History is the science of individuals in time. By using the tools of bibliography, students learn that the important task of church history is to ponder meanings, not just to list information; to interpret, but not to predict. History inflames the student’s passion for God and so helps build the groundwork both for Christian living and Christian ministry.
Objectives for students
- Acquire an orderly grasp of the church’s development as an institution from the first century to the contemporary world;
- Employ sound methods for interpreting artifacts of the past;
- Interpret key events in the church’s struggle with persecution, success, heresy, and schism;
- Analyze the role of church tradition as it relates to the Bible;
- Explore the efforts of Christian leaders to maintain the church’s identity and mission as it engaged cultures; and
- Find wisdom for pursuing spiritual growth through the transforming power of God.
Survey of Christianity
HS 501 • Church History: From the Early Church to the Reformation 1.5 Credits
An introduction to the major movements within Christian history from the beginnings of the church to the 16th century. Students will also be introduced to basic methodology and bibliographical tools used in the study of the past.
HS 502 • Church History: The Church in the Modern World 1.5 Credits
An introduction to the major movements within Christian history since the Protestant Reformation of the 16th century. Students will also be involved in primary research in the field of church history.
Prerequisites: HS 501.
HS 510 • Church History Survey 3 Credits
Introduction to the major movements, ideas, figures, and events within Christian history from the beginnings of the Church to the present era. Introduction to basic methodology and bibliographical tools used to study the past. Analysis of primary and secondary church history materials. Application of ecclesiastical and doctrinal traditions of the past to contemporary movements, theological thinking, and Christian ministries.
HS 601 • History of Christian Thought: The Early Church to Scholasticism 1.5,3 Credits
A survey of the major historical, cultural, and theological factors influencing the development of doctrine to Aquinas, with major analysis of the work of the Ante- and Post-Nicene councils and their subsequent influence on the articulation of the structure of theological thought.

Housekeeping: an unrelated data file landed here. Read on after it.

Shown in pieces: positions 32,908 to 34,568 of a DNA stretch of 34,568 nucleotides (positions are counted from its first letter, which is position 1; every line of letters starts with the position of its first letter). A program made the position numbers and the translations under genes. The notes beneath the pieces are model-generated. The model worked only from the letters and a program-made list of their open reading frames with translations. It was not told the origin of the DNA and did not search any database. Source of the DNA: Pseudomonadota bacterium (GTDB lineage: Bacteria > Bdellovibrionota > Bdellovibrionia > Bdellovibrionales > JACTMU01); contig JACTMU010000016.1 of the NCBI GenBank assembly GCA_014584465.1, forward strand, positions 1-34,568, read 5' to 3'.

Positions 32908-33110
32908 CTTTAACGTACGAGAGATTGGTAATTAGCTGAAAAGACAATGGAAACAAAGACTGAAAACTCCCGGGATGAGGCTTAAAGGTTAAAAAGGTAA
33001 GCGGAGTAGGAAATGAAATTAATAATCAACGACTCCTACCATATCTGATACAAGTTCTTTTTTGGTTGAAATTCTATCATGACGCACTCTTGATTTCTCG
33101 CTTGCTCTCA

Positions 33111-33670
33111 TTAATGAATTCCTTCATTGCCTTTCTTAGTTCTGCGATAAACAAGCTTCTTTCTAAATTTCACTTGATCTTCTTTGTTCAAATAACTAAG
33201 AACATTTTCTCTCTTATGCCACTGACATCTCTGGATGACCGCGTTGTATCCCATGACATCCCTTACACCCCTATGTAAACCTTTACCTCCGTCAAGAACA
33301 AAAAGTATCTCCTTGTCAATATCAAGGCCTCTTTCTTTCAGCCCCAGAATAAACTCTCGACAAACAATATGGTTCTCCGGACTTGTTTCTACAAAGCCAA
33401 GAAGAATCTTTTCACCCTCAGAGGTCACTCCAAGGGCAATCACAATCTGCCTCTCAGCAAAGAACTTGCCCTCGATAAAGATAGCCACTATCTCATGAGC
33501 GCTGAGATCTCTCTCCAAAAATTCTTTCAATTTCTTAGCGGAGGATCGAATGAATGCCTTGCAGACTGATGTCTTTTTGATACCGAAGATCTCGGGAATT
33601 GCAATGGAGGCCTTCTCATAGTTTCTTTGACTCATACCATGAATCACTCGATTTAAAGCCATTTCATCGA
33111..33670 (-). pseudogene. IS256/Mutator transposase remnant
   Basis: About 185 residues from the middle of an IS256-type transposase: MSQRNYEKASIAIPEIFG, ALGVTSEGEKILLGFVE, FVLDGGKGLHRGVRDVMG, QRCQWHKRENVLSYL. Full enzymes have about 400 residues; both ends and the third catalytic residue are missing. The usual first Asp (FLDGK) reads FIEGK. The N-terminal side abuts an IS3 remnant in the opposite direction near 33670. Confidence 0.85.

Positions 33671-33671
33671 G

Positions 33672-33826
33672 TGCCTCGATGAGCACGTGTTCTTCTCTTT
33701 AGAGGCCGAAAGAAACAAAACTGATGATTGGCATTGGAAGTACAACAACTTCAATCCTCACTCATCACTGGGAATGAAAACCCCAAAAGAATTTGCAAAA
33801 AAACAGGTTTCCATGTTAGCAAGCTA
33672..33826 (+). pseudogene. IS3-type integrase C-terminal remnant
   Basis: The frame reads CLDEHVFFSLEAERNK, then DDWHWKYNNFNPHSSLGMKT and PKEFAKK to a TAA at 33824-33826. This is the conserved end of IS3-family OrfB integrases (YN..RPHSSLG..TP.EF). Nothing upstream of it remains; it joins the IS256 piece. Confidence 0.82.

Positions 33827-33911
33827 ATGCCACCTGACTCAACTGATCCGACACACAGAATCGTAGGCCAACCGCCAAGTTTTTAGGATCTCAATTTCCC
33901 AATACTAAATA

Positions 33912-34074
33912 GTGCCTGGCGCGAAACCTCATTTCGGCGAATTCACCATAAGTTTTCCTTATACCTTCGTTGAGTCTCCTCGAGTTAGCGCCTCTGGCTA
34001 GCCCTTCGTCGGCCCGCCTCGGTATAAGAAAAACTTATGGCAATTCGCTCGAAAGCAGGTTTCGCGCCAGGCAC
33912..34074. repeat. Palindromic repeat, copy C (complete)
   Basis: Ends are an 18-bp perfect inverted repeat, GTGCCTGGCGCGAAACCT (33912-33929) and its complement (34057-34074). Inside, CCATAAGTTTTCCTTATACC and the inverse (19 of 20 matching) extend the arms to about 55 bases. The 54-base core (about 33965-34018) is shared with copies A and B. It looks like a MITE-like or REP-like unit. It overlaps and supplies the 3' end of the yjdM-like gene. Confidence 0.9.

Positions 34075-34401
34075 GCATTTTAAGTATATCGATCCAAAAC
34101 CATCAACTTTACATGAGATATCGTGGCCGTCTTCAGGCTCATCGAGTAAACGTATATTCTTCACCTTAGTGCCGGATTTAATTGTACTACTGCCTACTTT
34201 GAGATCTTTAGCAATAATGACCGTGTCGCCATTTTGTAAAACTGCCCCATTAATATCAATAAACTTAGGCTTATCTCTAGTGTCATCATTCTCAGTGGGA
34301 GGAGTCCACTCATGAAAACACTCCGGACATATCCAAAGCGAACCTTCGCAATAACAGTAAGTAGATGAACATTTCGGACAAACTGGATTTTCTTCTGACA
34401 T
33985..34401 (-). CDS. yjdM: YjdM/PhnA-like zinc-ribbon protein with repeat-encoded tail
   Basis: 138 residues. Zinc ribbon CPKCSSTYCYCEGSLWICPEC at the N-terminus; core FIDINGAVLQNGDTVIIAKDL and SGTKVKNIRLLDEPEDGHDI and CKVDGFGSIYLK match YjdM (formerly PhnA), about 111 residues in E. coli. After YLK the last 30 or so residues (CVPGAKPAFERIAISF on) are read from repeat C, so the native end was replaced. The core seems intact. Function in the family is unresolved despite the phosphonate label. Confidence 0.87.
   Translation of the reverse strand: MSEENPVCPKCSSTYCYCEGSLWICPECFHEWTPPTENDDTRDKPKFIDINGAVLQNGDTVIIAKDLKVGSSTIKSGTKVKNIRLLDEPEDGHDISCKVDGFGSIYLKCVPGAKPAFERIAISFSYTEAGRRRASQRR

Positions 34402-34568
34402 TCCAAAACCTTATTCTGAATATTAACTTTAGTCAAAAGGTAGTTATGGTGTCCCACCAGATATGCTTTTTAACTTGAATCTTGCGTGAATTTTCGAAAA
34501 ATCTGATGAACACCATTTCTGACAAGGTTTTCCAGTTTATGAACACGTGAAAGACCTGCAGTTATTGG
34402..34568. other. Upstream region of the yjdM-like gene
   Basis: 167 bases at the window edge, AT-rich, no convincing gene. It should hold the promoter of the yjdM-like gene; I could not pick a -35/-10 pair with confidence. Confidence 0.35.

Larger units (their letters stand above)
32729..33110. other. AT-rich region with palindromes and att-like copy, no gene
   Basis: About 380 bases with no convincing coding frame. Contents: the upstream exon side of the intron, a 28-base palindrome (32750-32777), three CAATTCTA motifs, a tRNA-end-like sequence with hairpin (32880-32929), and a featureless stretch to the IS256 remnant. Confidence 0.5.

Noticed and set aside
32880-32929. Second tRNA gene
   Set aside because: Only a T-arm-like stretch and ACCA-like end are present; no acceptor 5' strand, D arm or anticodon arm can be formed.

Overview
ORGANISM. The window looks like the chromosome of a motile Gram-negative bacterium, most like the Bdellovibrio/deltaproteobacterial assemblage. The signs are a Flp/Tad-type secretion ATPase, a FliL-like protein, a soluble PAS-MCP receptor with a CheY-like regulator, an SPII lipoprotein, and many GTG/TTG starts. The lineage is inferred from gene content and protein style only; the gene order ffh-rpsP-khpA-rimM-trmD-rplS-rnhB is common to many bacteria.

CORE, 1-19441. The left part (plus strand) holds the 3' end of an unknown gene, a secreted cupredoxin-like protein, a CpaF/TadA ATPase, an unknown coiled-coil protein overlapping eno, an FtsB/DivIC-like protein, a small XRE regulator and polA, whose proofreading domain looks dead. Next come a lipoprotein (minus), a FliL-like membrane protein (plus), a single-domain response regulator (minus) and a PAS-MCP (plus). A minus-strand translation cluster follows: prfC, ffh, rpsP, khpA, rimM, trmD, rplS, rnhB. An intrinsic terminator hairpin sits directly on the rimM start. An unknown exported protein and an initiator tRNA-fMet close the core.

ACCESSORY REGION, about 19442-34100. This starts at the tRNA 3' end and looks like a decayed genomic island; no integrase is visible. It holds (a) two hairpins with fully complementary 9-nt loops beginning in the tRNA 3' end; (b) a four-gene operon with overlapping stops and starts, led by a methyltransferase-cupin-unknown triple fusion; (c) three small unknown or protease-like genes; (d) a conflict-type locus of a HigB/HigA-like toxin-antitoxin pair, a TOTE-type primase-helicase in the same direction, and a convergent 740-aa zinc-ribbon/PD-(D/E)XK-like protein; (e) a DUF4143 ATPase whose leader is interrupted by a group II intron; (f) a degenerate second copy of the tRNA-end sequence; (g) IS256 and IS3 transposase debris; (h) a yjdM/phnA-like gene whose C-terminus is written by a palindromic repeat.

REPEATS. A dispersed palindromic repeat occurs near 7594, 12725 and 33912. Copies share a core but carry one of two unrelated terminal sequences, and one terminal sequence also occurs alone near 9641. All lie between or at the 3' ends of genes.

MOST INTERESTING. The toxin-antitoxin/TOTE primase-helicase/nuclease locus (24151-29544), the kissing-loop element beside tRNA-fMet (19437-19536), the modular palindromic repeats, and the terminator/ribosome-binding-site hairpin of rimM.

Prerequisites: HS 510. Special Notes: Crosslisted with TS 601.
HS 602 • History of Christian Thought: Scholasticism to Enlightenment 1.5,3 Credits
An analysis of theological renewal based on inductive study from the writings of Wycliffe, Hus, Luther, Calvin, the Anabaptists, Elizabethan-American Puritans, and John Wesley.
Prerequisites: HS 510. Special Notes: Crosslisted with TS 602.
HS 603 • History of Christian Thought: 19th Century to the Present 1.5,3 Credits
An analysis of contemporary theology as it is reflected in the formative periods of the 19th to the present, with particular reference to the modern era and its significance to contemporary church life.
Prerequisites: HS 510. Special Notes: Crosslisted with TS 603.
HS 611 • Women in the Christian Tradition 1.5,3 Credits
An exploration of the life, thought, and context of selected Christian women across the centuries. Issues of public values, personal identity, and group affiliations have long been important to this discussion. Since the mid-19th century, and particularly in the dramatic changes in the roles and experience of women since WWII, interpretive voices (e.g., in the literature) have notably both reflected and shaped the realities. The goal of this course is to engage the "cloud of woman-witnesses," in their cultures, in a manner that will enlighten and inspire one's own life.
HS 640 • Christian Lives and Spirituality in History 1.5,3 Credits